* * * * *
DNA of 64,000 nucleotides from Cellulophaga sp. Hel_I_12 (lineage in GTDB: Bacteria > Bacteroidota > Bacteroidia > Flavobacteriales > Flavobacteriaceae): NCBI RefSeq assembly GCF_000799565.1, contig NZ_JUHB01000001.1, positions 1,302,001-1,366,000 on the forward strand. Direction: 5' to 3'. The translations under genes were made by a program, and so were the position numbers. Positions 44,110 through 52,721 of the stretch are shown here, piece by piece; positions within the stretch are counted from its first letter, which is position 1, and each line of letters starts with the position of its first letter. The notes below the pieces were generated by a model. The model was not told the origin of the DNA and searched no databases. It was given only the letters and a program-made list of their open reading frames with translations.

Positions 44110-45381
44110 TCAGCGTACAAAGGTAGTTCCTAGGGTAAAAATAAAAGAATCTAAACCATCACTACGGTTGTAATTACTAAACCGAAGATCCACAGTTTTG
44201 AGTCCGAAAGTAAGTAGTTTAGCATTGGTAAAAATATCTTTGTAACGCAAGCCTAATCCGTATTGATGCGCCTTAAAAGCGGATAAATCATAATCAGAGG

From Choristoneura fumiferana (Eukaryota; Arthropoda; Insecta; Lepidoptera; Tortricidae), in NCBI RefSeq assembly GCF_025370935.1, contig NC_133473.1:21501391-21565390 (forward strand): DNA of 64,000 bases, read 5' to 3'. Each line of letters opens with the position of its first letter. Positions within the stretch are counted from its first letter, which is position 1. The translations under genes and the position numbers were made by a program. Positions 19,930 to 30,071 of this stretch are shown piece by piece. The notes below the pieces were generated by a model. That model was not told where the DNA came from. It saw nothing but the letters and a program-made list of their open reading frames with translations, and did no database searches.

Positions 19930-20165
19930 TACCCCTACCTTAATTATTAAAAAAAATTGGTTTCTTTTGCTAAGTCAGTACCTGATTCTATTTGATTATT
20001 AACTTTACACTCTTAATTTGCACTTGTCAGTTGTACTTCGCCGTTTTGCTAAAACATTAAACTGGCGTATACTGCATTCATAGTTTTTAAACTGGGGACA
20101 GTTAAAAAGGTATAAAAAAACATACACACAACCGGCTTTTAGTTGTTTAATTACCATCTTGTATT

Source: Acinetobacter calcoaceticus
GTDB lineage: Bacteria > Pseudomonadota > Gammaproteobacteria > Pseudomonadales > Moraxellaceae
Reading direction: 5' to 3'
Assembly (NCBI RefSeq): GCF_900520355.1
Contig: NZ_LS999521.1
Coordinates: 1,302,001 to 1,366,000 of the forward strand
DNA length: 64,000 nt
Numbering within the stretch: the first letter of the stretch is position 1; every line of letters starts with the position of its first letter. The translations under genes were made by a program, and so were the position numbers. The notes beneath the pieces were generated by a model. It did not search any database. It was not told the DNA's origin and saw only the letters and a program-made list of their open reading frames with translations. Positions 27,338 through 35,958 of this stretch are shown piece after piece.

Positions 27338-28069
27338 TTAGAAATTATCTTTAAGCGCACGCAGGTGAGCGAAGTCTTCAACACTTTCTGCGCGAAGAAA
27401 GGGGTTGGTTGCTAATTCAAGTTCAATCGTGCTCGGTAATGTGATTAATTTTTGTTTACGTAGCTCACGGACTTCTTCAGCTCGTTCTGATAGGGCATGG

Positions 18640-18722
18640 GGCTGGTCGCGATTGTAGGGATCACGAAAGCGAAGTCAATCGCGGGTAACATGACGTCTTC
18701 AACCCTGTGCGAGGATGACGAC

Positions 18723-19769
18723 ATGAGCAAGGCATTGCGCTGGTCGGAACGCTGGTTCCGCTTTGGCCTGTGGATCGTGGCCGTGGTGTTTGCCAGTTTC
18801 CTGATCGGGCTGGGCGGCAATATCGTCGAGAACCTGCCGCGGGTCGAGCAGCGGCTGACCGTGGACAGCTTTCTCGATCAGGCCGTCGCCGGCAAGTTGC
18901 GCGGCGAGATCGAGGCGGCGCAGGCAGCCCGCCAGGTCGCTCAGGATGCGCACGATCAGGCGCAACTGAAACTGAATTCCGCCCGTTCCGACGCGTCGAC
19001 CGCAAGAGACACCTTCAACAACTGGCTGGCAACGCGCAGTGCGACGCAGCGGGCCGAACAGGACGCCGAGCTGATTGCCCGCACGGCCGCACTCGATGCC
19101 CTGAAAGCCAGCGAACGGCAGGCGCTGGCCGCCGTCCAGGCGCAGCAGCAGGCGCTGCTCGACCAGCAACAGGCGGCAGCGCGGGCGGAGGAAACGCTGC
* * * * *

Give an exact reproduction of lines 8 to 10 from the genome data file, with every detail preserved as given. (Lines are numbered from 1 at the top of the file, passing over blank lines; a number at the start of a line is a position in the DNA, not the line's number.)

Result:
20001 AACTTTACACTCTTAATTTGCACTTGTCAGTTGTACTTCGCCGTTTTGCTAAAACATTAAACTGGCGTATACTGCATTCATAGTTTTTAAACTGGGGACA
20101 GTTAAAAAGGTATAAAAAAACATACACACAACCGGCTTTTAGTTGTTTAATTACCATCTTGTATT

Source: Acinetobacter calcoaceticus